Honda CBR500R

3. Honda CBR500R – the best new twin

When it comes to refined, classy, easy-to-ride novice bikes Honda do a better job than most and with its specifically-designed, twin-cylinder, CB500 family, as first introduced in 2014, they’ve been onto a winner, the bikes proving Europe-wide best sellers, and justifiably so, ever since. Originally comprising the CB500F naked roadster, CB500X adventure-style bike and CBR500R sportster (and joined by the CMX500 Rebel cruiser in 2017), all are based around the same, purpose-built, 47bhp parallel twin in a roomy, full-sized but easy to ride chassis. The CBR500R is the sportster of the bunch is a doddle to ride yet, thanks to its 471cc twin, flexible, smooth and long-legged as well. Sharpened up with new styling in 2016 it’s been updated again for 2019 with a few engine tweaks, slightly adjusted ergonomics and styling and a new dash – but all are great buys. The latest version, starting at just over £6K is outside this price category but there are still plenty of new old stock 2018 versions available for £4999.
Suzuki GSX250R

4. Suzuki GSX250R – the best new bargain one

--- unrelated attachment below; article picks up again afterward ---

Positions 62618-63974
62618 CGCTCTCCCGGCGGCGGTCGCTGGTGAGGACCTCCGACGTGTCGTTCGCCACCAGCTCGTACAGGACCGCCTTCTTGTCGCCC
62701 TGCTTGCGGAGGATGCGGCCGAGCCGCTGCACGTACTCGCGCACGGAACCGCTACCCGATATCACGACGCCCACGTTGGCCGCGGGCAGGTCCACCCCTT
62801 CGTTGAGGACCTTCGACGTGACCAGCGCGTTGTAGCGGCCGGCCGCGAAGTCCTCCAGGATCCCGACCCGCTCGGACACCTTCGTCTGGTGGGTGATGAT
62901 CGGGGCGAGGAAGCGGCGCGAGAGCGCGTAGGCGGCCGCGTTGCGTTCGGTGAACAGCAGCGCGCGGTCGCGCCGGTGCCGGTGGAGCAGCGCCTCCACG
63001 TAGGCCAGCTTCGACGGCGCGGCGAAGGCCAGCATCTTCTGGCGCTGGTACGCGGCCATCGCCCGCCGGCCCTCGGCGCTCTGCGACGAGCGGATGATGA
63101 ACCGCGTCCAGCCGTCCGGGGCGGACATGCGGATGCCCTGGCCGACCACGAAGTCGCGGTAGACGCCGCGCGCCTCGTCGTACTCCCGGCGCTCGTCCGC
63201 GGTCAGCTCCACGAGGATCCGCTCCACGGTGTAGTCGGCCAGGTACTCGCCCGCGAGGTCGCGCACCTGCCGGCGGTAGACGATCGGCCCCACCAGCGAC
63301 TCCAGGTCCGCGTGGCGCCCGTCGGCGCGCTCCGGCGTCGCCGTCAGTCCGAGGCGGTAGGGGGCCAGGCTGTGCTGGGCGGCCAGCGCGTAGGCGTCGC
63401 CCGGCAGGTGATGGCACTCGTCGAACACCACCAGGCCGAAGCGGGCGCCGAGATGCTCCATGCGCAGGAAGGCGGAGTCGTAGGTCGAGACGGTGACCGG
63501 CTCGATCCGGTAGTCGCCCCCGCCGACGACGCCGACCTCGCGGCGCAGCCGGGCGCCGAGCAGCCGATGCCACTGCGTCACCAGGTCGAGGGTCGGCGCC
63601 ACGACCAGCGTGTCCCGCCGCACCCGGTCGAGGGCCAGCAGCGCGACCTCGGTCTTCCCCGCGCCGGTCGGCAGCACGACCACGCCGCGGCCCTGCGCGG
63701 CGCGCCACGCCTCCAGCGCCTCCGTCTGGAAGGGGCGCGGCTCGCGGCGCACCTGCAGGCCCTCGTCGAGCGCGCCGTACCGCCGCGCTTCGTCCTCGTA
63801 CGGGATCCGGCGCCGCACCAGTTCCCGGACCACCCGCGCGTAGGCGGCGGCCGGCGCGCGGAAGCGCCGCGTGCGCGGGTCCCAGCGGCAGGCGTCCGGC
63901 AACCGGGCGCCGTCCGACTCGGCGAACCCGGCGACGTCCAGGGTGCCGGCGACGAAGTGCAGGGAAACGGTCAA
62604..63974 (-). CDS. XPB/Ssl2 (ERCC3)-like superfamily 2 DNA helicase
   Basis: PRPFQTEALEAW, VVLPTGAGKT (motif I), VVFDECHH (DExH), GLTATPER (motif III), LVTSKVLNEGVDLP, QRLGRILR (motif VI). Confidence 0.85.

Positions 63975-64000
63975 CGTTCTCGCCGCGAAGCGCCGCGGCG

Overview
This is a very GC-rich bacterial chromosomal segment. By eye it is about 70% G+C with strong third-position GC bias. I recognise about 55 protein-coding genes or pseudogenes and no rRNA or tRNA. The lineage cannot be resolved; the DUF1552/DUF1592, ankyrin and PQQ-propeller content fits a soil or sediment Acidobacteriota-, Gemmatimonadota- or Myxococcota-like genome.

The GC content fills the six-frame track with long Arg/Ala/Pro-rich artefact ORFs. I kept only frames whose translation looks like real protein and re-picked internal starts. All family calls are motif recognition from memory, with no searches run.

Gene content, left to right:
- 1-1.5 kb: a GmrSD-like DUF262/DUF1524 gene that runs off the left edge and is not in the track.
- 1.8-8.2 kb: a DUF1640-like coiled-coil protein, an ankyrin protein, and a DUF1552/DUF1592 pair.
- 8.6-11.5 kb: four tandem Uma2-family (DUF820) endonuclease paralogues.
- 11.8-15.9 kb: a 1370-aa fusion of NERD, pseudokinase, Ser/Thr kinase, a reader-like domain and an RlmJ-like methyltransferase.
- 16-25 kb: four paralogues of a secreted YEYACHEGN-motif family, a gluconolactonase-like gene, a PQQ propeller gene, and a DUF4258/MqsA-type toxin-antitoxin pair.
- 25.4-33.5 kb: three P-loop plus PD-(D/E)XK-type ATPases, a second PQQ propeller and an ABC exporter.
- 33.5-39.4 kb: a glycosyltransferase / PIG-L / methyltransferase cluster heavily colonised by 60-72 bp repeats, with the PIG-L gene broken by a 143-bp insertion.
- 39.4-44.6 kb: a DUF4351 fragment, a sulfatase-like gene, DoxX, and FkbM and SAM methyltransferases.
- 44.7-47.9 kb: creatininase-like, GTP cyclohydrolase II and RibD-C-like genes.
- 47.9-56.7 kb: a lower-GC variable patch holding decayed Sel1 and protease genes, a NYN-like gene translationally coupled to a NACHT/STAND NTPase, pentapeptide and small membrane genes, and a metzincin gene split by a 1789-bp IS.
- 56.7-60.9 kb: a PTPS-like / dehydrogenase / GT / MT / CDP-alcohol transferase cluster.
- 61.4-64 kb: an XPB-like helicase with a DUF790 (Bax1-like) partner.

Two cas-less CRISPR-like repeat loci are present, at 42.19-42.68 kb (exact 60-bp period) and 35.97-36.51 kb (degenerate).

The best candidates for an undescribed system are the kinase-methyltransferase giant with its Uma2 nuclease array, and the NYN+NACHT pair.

The quarter-litre (250cc) sports class might not be what it was in the heady days of the 1980s and ‘90s and the bikes available certainly aren’t the screaming GP replicas we had back then. But in terms of looks and longer-legged (than a 125) performance – and as an introduction to sports bikes for novice riders – they’re certainly worth a look. Kawasaki introduced its simple but sporty-looking Ninja 250SL in 2015 (‘SL’ stands for ‘Super Lightweight’), which, with a 26bhp single and easy manners is a sweet, affordable introduction to sports bikes and, although now discontinued, new old stock examples can still be had for under £4K. While if you fancy something newer still, Suzuki’s GSX250R, introduced in 2017, blends great MotoGP looks, easy manners and soft, unintimidating, 24bhp twin cylinder performance (the engine’s derived from the roadster Inazuma 250) and all for just over £4300.
Honda CBR650F

5. Honda CBR650F - the best used one

We have to include a used recommendation and, when it comes to affordable sports bikes, there’s none better than Honda’s just again updated CBR650F. Although no full-on supersports in the vein of the now-deleted CBR600RR, the F is more a sports/all-rounder – and one that, thanks to its 90bhp, four-cylinder engine, sweet handling, practical ergonomics and semi-Fireblade styling more than reminds of the brilliant CBR600F from the ‘90s which was a UK best-seller. This time round it’s been designed to be affordable, user-friendly and versatile, but with a decent sporting edge and has been continually updated since its original 2011 introduction. Updated again for 2019 with a new dash and slightly uprated engine and renamed the CBR650R it costs well over £7000 new. But that also drives used prices down. We’ve seen virtually as-new, previous model examples from 2017, which in most respects are every bit as good and still under warranty, for as little as £4999. Bargain.